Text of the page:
DNA viruses have a major influence on the ecology and evolution of cellular organisms1,2,3,4, but their overall diversity and evolutionary trajectories remain elusive5. Here we carried out a phylogeny-guided genome-resolved metagenomic survey of the sunlit oceans and discovered plankton-infecting relatives of herpesviruses that form a putative new phylum dubbed Mirusviricota. The virion morphogenesis module of this large monophyletic clade is typical of viruses from the realm Duplodnaviria6, with multiple components strongly indicating a common ancestry with animal-infecting Herpesvirales. Yet, a substantial fraction of mirusvirus genes, including hallmark transcription machinery genes missing in herpesviruses, are closely related homologues of giant eukaryotic DNA viruses from another viral realm, Varidnaviria. These remarkable chimaeric attributes connecting Mirusviricota to herpesviruses and giant eukaryotic viruses are supported by more than 100 environmental mirusvirus genomes, including a near-complete contiguous genome of 432 kilobases. Moreover, mirusviruses are among the most abundant and active eukaryotic viruses characterized in the sunlit oceans, encoding a diverse array of functions used during the infection of microbial eukaryotes from pole to pole. The prevalence, functional activity, diversification and atypical chimaeric attributes of mirusviruses point to a lasting role of Mirusviricota in the ecology of marine ecosystems and in the evolution of eukaryotic DNA viruses.
Most double-stranded DNA viruses are classified into two major realms: Duplodnaviria and Varidnaviria. Duplodnaviria comprises tailed bacteriophages and related archaeal viruses of the class Caudoviricetes as well as eukaryotic viruses of the order Herpesvirales. Varidnaviria includes large and giant eukaryotic DNA viruses from the phylum Nucleocytoviricota as well as smaller viruses with tailless icosahedral capsids6. The two realms were established on the basis of the non-homologous sets of virion morphogenesis genes (virion module), including those encoding the structurally unrelated major capsid proteins (MCPs) with the ‘double jelly-roll’ and HK97 folds in Varidnaviria and Duplodnaviria, respectively6. Both realms are represented across all domains of life, with the respective ancestors thought to date back to the last universal cellular ancestor7.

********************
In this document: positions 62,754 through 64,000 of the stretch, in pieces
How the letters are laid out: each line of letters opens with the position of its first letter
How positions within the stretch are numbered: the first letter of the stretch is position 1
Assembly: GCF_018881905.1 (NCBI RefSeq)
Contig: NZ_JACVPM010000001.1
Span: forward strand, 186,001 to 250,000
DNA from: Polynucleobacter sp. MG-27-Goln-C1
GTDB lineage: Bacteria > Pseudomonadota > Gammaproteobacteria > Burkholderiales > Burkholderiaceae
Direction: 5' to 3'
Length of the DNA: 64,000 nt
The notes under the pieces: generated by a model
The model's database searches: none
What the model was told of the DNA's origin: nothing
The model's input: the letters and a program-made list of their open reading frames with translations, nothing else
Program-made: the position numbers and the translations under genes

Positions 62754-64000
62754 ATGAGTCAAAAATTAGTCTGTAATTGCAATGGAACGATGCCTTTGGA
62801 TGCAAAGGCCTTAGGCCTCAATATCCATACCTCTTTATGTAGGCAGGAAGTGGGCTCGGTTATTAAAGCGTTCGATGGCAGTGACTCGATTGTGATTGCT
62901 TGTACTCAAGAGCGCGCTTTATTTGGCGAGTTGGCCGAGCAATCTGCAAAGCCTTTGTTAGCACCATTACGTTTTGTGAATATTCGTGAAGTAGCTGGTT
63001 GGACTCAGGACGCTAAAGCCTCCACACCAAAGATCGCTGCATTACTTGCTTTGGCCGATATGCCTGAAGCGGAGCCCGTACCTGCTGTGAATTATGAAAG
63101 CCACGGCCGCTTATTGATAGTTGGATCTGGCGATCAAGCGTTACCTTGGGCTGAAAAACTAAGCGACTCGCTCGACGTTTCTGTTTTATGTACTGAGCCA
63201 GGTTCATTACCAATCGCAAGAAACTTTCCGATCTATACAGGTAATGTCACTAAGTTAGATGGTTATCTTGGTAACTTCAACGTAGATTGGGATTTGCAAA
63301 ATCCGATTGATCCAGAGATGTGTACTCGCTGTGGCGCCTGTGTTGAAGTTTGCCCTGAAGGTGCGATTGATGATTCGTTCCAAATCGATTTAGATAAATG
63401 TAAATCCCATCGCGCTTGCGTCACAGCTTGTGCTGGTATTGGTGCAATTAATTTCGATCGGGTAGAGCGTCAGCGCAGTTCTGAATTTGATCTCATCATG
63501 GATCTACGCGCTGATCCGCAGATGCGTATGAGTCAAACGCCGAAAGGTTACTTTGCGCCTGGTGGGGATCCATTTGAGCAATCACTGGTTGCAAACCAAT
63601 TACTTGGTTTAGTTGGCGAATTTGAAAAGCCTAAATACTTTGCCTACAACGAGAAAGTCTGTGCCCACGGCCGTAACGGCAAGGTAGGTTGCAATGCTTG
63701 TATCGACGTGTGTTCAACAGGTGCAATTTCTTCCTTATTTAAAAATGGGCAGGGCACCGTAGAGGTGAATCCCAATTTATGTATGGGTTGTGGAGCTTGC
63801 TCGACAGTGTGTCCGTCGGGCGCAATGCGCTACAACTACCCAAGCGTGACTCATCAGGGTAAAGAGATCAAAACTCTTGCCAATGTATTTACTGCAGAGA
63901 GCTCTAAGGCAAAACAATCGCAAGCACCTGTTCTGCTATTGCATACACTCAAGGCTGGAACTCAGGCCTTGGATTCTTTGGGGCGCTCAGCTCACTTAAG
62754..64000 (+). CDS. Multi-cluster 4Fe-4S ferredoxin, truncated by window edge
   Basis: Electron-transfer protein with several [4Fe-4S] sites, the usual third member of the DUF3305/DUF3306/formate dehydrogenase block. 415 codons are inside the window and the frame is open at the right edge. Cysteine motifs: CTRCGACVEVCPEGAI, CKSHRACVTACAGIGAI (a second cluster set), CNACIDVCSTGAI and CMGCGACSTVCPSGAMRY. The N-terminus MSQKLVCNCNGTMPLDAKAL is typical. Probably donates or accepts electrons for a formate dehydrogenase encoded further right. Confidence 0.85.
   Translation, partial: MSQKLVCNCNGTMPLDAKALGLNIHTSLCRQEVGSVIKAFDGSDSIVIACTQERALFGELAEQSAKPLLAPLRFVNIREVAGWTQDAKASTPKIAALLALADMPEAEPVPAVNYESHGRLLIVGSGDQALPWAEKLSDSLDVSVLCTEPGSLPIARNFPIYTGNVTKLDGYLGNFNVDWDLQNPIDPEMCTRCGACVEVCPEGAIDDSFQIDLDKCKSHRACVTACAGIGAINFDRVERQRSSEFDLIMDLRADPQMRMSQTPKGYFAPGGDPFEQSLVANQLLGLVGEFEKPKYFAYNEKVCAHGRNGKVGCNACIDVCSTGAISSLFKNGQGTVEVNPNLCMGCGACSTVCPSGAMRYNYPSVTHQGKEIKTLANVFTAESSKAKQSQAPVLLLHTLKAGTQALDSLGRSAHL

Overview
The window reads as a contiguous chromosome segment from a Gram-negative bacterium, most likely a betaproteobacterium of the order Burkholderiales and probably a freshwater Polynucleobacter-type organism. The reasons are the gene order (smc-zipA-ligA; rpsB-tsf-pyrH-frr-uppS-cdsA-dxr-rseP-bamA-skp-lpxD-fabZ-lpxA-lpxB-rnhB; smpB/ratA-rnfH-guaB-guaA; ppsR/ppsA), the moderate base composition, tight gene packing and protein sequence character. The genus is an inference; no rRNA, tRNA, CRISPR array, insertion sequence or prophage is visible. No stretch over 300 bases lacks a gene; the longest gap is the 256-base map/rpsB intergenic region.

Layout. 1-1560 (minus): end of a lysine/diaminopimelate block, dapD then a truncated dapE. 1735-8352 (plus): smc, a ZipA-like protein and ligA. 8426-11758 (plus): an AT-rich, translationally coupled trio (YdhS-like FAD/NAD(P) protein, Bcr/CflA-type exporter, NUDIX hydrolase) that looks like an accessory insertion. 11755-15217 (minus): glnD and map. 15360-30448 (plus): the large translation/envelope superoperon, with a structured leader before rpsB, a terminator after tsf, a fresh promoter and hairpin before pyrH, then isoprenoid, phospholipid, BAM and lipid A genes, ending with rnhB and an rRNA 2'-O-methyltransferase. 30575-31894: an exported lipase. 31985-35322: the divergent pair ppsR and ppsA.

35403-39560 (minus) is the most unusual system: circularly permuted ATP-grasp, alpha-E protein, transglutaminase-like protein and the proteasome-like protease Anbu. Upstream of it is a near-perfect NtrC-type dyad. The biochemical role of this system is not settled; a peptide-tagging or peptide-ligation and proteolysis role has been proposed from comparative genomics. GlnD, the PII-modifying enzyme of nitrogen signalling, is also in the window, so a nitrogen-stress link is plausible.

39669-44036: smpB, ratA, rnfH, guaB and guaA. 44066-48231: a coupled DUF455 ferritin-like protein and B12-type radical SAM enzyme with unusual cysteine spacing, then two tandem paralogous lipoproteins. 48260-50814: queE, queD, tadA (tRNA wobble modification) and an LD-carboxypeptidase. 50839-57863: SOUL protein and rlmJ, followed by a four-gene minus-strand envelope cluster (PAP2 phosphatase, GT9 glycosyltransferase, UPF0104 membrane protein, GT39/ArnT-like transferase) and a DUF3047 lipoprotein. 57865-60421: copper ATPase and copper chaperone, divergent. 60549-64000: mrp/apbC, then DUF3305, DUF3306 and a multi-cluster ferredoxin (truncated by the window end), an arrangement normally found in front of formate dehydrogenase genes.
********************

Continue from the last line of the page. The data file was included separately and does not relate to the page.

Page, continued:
Within Duplodnaviria, bacterial and archaeal members of the Caudoviricetes exhibit a continuous range of genome sizes, from about 10 kilobases (kb) to >700 kb, whereas herpesviruses, restricted to animal hosts, are more uniform with genomes in the range of 100–300 kb. Herpesviruses probably evolved from bacteriophages, but the lack of related viruses outside the animal kingdom raises questions regarding their exact evolutionary trajectory5. Members of the Varidnaviria also exhibit a wide range of genome sizes, from about 10 kb to >2 Mb, but there is a discontinuity in the complexity between large and giant viruses of the Nucleocytoviricota phylum and the rest of varidnaviruses with genomes <50 kb. It has been suggested that Nucleocytoviricota have evolved from a smaller varidnavirus ancestor8,9,10, but the complexification entailing acquisition of multiple informational genes (informational module) remains to be fully understood.
Viruses within Caudoviricetes and Nucleocytoviricota are prevalent in the sunlit ocean where they play a critical role in regulating the community composition and blooming activity of plankton11,12,13,14,15,16,17. Here we carried out a genome-resolved metagenomic survey of planktonic DNA viruses guided by the phylogeny of a single hallmark gene. The survey covers nearly 300 billion metagenomic reads from surface-ocean samples of the Tara Oceans expeditions18,19,20. We characterized and manually curated hundreds of population genomes that expand the known diversity of Nucleocytoviricota. However, most notably, our survey led to the discovery of plankton-infecting relatives of herpesviruses that form a putative new phylum we dubbed Mirusviricota. The mirusviruses share complex functional traits and are widespread in the sunlit oceans where they actively infect eukaryotes, filling a critical gap in our ecological understanding of plankton. Despite a clear evolutionary relationship to herpesviruses, mirusviruses encode even more genes that have closely related homologues in Nucleocytoviricota. These remarkable chimaeric attributes of Mirusviricota connect two distantly related virus realms, providing key insights into the evolution of eukaryotic DNA viruses.
Genomics of marine eukaryotic viruses